I don’t know anything about “the all-girl vocal group Kaya” — does anyone? I have to say, though, that when they sing lips it sounds remarkably like leaps liːps. It must be because they’re Australian, with raised KIT (and diphthongal FLEECE).
Thanks, anyhow, Australian colleagues.

Tuesday, 2 February 2010

mnemonic rhymes

Nowadays we tend to have a low opinion of learning by rote. But I have to say that for language learning it has its uses. Things we learn off by heart at a tender age tend to remain in our memory for ever.
When I was being taught Latin (from age 9 onwards) we were encouraged to learn various little rhymes intended to help us remember the gender of nouns.
Many nouns in is we find
to the masculine assigned:
amnis, axis, caulis, collis,
clūnis, crīnis, fascis, follis,
fūstis, ignis, orbis, ēnsis,
pānis, piscis, postis, mēnsis…

Latin nouns that fluctuate between masculine and feminine are said to be of ‘common’ gender.
Diēs in the singular
common we define:
but its plural cases are
always masculine.

Aequor, marmor, cor decline
neuter; arbor feminine.

(It didn’t worry us to pronounce ˈmæskjulaɪn and ˈfemɪnaɪn here for the sake of the rhyme, instead of the usual ˈmæskjʊlɪn and ˈfemənɪn. Sometimes we said ˈsɪŋɡjulɑː for the same reason.)

We had our little parodies, of course. We were supposed to recite
Common are: sacerdōs, dux,
vātēs, parēns, et coniūnx…

but we actually took delight in saying
Common are: sacerdōs, dux,
Hoover and Electrolux.

You’ll find these and other “memorial lines” in an appendix at the end of Kennedy’s Revised Latin Primer.

Do today’s language learners ever memorize mnemonic verses? Here’s one I’ve just made up.
Come and go, but came and went;
tend and tended, bend and bent.
Try and tried, but buy and bought;
reach and reached, but teach and taught.

Monday, 1 February 2010

lexical sets

Amy Stoller writes
I use your lexical sets in preparing my materials […] and I do give you credit for them (albeit obliquely in some cases). I don't publish my materials, but I do distribute them to clients, and there may be publication in the not-too-distant future. Am I going to run into copyright difficulties? […] I don't want to infringe on your rights, and I don't want to get into trouble with Cambridge University Press!

Don’t worry, Amy: I claim no copyright in lexical sets. Everyone is free to make whatever use of them they wish. I am delighted that they have been taken up by many other authors.
Of course it’s nice to be acknowledged from time to time as their originator, but even that’s not necessary.
I sometimes think that a century from now my lexical sets will be the one thing I shall be remembered for. Yet I dreamt them up over a weekend, frustrated with the incoherent mess of symbols used in such contemporary publications as Weinreich’s ‘Is a structural dialectology possible?’. I did not try them out anywhere before publishing them in Accents of English, vol. 1.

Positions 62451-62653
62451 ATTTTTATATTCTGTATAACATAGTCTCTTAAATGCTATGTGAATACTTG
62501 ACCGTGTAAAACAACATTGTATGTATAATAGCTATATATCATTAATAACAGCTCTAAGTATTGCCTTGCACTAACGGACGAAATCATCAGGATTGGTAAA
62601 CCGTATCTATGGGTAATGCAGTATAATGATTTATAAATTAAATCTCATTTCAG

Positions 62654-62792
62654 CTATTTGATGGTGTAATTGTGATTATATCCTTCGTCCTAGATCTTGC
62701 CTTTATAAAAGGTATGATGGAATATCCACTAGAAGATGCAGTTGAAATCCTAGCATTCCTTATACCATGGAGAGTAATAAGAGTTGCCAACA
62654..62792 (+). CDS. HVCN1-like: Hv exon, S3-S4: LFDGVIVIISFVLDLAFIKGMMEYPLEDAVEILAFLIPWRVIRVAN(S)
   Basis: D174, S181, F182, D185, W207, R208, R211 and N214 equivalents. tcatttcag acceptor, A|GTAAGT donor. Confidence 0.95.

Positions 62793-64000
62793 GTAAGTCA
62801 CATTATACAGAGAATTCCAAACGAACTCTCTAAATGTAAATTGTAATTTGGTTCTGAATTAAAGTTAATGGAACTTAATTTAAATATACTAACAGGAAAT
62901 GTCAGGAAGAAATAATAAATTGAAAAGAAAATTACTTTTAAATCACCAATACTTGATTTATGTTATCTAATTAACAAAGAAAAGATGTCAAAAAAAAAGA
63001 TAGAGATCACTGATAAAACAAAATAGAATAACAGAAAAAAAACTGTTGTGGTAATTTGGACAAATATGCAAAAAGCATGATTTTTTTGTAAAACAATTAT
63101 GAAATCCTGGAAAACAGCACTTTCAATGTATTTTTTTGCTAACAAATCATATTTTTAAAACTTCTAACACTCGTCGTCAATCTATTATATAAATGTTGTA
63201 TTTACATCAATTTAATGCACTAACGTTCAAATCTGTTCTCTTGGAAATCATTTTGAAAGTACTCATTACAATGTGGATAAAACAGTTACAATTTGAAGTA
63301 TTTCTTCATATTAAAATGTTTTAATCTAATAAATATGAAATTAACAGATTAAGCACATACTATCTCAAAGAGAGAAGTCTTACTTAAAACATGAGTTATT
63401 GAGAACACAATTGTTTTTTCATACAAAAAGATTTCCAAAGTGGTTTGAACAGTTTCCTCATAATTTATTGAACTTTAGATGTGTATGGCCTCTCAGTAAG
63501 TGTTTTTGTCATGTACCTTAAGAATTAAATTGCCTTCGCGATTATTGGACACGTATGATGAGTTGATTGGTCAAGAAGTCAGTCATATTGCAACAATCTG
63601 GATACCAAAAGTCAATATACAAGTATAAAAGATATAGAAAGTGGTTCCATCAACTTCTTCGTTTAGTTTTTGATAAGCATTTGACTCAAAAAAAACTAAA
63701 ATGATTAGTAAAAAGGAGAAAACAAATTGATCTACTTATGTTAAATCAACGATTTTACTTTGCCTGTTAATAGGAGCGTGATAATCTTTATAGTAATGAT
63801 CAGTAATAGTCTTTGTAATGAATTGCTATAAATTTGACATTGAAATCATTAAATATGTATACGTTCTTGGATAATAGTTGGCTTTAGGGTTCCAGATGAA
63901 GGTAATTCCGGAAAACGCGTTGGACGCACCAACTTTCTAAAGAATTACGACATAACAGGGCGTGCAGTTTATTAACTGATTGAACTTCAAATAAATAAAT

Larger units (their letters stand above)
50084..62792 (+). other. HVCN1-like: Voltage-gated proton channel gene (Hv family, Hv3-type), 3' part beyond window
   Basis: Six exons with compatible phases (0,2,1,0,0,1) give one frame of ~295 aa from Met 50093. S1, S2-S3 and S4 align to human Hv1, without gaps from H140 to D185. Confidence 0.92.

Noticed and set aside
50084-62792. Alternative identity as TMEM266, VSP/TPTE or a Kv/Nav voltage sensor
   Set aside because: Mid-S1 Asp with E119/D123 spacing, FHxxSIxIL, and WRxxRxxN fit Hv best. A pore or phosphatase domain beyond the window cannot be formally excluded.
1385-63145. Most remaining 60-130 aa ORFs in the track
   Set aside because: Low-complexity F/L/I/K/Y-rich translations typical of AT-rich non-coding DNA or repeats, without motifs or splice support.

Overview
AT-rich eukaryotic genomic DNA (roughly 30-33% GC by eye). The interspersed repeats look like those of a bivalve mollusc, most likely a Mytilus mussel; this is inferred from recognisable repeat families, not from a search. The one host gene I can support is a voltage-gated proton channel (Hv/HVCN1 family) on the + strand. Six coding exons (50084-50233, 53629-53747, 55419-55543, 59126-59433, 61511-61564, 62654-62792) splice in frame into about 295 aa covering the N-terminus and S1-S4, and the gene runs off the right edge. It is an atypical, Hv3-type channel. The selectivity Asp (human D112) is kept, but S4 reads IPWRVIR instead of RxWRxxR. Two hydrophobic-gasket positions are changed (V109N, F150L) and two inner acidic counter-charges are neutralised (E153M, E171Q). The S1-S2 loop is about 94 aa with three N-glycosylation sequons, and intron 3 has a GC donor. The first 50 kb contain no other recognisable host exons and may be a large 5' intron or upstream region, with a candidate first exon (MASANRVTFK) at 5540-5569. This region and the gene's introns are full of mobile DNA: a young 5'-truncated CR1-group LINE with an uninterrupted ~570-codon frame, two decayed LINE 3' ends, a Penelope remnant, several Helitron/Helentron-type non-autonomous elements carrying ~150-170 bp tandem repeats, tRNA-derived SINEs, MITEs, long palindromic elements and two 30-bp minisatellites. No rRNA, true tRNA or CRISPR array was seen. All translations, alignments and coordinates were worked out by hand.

For the uninitiated, in my 1982 book I proposed a system of “standard lexical sets”,
a set of keywords, each of which […] stands for a large number of words which behave in the same way in respect of the incidence of vowels in different accents.
Thus KIT is the lexical set associated with the (strong) vowel ɪ of RP and GenAm, DRESS the set containing e (or, if you prefer, ɛ), TRAP the set containing æ, etc.
I called them “standard” lexical sets because they were based on my two ‘reference’ accents of English, RP and GenAm. The sets were defined by the intersection of vowel incidence in these two varieties (conservatively defined).
So NURSE is treated as a single set, because the reference accents have merged the formerly distinct vowels of verse, serve etc as against nurse, curve etc. If the sets had been defined by a wider range of accents, it would have been necessary to split the NURSE set to take account of the speakers of Scottish and Irish English who make the distinction. People dealing with varieties that make such further distinctions in other sets have quite rightly proposed and defined further lexical sets or subsets.
On the other hand FORCE and NORTH are distinct sets in my system, because of the fact that GenAm (at least as set out in then current reference books) allows for the contrast of vowels in sport vs short, hoarse vs horse etc. It is then a bonus that we can use these keywords to discuss the corresponding contrast in Scottish English, West Indian English etc.
I took great care in the choice of suitable keywords. I wanted words that could never be mistaken for other words, no matter what accent you pronounced them in.
Although FLEECE is not the commonest of words, it cannot be mistaken for a word with some other vowel; whereas beat, say, if we had chosen it instead, would have been subject to the drawback that one man’s pronunciation of beat may sound like another’s pronunciation of bait or bit. As far as possible the keywords have been chosen so as to end in a voiceless alveolar or dental consonant…
though that was not always possible.
The least satisfactory keyword is PALM, and its set is also fairly incoherent. Amy says she prefers to replace it with FATHER, which is fine up to a point: but not if we are discussing Hiberno-English, where father often has not the expected of Armagh, Karachi, Java etc but the ɔː of THOUGHT.
The choice of the keyword DRESS has proved awkward for people dealing with New Zealand English, where the upward shifting of the vowel in question has led them to have to refer to DRESS Raising.